# How would you derive the ideal gas equation?

Jul 26, 2018

Refer to the explanation.

#### Explanation:

Boyle's law states that the volume of a fixed mass of a gas is inversely proportional to the pressure.

$\text{V"prop1/"P}$

Charles' law states that the volume of a fixed mass of a gas held at constant pressure is directly proportional to its absolute temperature (Kelvins).

$\text{V"propcolor(white)(.)"T}$

Avogadro's law states that If the amount (moles) of gas in a container is directly proportional to the volume.

$\text{V"propcolor(white)(.)"n}$

From these three laws we get:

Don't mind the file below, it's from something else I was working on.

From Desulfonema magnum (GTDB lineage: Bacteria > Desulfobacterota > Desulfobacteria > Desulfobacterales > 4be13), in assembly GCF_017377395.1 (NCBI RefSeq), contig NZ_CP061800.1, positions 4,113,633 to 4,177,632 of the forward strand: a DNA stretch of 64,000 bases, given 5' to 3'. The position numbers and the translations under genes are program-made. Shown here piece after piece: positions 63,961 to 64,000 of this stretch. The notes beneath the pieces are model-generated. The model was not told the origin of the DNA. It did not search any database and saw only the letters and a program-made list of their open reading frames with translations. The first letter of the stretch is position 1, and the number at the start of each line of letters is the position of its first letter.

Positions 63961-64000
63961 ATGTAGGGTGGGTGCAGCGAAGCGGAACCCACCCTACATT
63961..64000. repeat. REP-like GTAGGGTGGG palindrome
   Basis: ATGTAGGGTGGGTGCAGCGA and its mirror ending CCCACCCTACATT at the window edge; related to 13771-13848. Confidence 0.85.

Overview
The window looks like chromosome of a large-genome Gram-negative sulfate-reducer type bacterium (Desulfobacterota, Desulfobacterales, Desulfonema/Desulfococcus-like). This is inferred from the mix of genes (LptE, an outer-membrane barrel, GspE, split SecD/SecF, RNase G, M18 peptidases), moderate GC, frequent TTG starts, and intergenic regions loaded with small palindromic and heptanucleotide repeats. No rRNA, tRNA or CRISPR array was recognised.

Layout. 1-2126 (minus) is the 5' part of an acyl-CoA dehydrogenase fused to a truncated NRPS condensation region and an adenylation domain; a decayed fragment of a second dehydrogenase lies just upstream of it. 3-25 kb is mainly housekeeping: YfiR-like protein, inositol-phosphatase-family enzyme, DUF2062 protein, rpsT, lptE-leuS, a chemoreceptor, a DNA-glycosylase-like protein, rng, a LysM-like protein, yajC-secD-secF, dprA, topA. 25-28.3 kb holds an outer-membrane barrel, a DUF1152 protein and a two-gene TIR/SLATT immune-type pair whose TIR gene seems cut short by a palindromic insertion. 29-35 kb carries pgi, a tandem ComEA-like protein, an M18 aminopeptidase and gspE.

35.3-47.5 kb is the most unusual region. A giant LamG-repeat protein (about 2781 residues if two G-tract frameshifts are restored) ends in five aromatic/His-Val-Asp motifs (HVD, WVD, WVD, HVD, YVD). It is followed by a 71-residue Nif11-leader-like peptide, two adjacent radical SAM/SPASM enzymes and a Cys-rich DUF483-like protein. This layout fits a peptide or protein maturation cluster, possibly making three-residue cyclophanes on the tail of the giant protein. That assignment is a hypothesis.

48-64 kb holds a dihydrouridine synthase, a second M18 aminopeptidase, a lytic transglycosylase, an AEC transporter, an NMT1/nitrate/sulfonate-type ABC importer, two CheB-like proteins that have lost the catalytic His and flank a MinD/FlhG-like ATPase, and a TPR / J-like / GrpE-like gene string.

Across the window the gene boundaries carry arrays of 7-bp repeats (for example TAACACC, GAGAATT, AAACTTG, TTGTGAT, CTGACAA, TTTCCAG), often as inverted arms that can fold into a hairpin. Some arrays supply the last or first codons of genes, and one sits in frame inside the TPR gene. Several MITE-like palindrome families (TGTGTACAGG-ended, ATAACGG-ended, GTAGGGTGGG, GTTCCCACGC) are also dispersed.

$V = \frac{n T}{P}$$\textcolor{w h i t e}{. .}$ or$\textcolor{w h i t e}{. .}$$P V = \frac{n R T}{T}$

A gas constant, $R$, is multiplied by $n T$ so the equation becomes:

$P V = n R T$

The units of the gas constant depend on the units used for volume, pressure, moles, and temperature. It can be calculated using the molar volume, pressure, and temperature of a gas at STP: $\text{22.710980 L/mol}$ https://en.wikipedia.org/wiki/Molar_volume ; $1 \times {10}^{5}$ $\text{Pa}$; and $\text{273.15 K}$.

R=((22.710980 "L"/"mol")xx(1xx10^5"Pa"))/(273.15"K")

$R = {\text{8314.47 L Pa K"^(-1) "mol}}^{- 1}$